Prime Minister Scott Morrison has ordered the secretary of his department, Phil Gaetjens, to advise whether deputy Nationals leader Bridget McKenzie breached the ministerial code of conduct in the sports rorts affair.
A statement from the prime minister’s office on Wednesday night said Morrison had referred the highly critical auditor-general report to Gaetjens last Friday “for advice in relation to any actions in the application of the statement of ministerial standards”.
This referral was not announced at the time.
The statement also said media reports revealing McKenzie had approved a grant to a clay target shooting club without publicly disclosing her membership of it had also been referred to the department.
The audit report on the $100 million sports grants scheme found the “award of grant funding was not informed by an appropriate assessment process and sound advice”.
It said McKenzie, then sports minister, targeted marginal Coalition seats and Labor seats in the government’s sights in allocating grants before the election, rather than following the priority rating provided by the expert assessment process.
Nine newspapers revealed on Wednesday that McKenzie approved a $36,000 grant for the Wangaratta Clay Target Club without publicly disclosing she was a member of the club.
McKenzie was given membership when she visited the club in January last year before the grant was announced the following month. Her office has said she did not put her membership on the public parliamentary register because it was a gift and below the value set for disclosure.
Sources said that in June she declared in her ministerial statement of interests – which is private - her membership to several gun organisations, including the clay target association of which the Wangaratta club is an affiliate.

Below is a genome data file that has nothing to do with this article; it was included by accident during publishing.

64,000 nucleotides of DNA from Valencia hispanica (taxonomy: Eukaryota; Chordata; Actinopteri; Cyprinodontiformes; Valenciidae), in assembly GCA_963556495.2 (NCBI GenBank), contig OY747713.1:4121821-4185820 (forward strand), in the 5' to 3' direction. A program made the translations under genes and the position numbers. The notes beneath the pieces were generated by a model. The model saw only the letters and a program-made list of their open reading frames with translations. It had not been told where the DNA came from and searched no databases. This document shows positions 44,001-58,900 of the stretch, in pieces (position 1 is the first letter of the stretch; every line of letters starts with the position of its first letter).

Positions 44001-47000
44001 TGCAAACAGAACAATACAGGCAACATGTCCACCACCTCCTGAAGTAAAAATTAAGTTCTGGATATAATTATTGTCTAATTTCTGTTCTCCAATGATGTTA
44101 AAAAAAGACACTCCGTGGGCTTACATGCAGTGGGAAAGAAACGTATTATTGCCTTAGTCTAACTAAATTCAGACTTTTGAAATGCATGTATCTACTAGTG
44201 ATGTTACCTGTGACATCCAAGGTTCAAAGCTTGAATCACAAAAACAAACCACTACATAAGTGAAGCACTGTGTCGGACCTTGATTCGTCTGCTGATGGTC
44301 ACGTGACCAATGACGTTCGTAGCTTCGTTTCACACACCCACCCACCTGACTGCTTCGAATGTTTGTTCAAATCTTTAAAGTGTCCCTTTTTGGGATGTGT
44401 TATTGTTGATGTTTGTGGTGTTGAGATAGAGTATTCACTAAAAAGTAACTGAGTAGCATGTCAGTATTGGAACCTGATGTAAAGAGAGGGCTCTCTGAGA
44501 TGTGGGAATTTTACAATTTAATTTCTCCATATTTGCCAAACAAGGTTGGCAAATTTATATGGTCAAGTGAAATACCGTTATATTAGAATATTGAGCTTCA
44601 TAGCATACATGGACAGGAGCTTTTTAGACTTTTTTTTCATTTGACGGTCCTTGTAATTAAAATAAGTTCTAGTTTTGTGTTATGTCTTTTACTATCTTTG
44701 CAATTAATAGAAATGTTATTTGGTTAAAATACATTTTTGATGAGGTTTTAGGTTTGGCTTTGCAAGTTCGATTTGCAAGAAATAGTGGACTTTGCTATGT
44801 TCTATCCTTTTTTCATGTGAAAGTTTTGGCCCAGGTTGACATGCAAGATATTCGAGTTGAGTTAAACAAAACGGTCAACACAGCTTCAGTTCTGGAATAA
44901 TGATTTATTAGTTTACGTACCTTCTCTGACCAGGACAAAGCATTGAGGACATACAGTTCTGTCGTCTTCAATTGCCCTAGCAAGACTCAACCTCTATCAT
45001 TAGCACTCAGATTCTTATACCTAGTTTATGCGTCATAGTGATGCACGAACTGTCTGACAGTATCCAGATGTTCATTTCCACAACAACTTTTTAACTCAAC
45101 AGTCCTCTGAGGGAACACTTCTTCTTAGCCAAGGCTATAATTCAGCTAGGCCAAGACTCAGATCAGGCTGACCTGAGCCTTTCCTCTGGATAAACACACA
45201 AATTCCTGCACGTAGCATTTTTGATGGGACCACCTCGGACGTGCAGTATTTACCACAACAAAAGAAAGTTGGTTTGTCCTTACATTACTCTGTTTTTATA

In his foreword to the statement of ministerial standards, Morrison says:
All parliamentarians are required to disclose private interests to the parliament.
Given the additional powers of Ministers and Assistant Ministers, I expect them to provide me with additional information about their private interests to ensure there are no conflicts with their roles as ministers.
The statement further says:
Ministers must declare and register their personal interests, including but not limited to pecuniary interests, as required by the Parliament from time to time.
Ministers must also comply with any additional requirements for declarations of interests to the Prime Minister as may be determined by the Prime Minister, and notify the Prime Minister of any significant change in their private interests within 28 days of its occurrence.
Failure to declare or register a relevant and substantive personal interest as required by the Parliament constitutes a breach of these Standards.
The code also stresses that “ministers must observe fairness in making official decisions … taking proper account of the merits of the matter”.
The Wednesday statement from the prime minister’s office said Morrison would “continue to follow due process”.
He has also asked Attorney-General Christian Porter to advise on the issue raised in the audit report of whether McKenzie actually had legal authority to make the decisions on the grants.
Porter on Wednesday defended McKenzie, saying, “had Bridget McKenzie’s final approval process not gone into the mix, then less Labor electorates would have gotten the money”.
The opposition continued to call for her resignation or sacking.
Meanwhile, Morrison announced that the secretary of the health department, Glenys Beauchamp, will retire next month.
The Mandarin, noting Beauchamp has been a board member of the Australian Sports Commission, said the official date of her retirement, February 28, is immediately before Senate estimates hearings “where those with knowledge of the grants program will likely be questioned.”
Authors: Michelle Grattan, Professorial Fellow, University of Canberra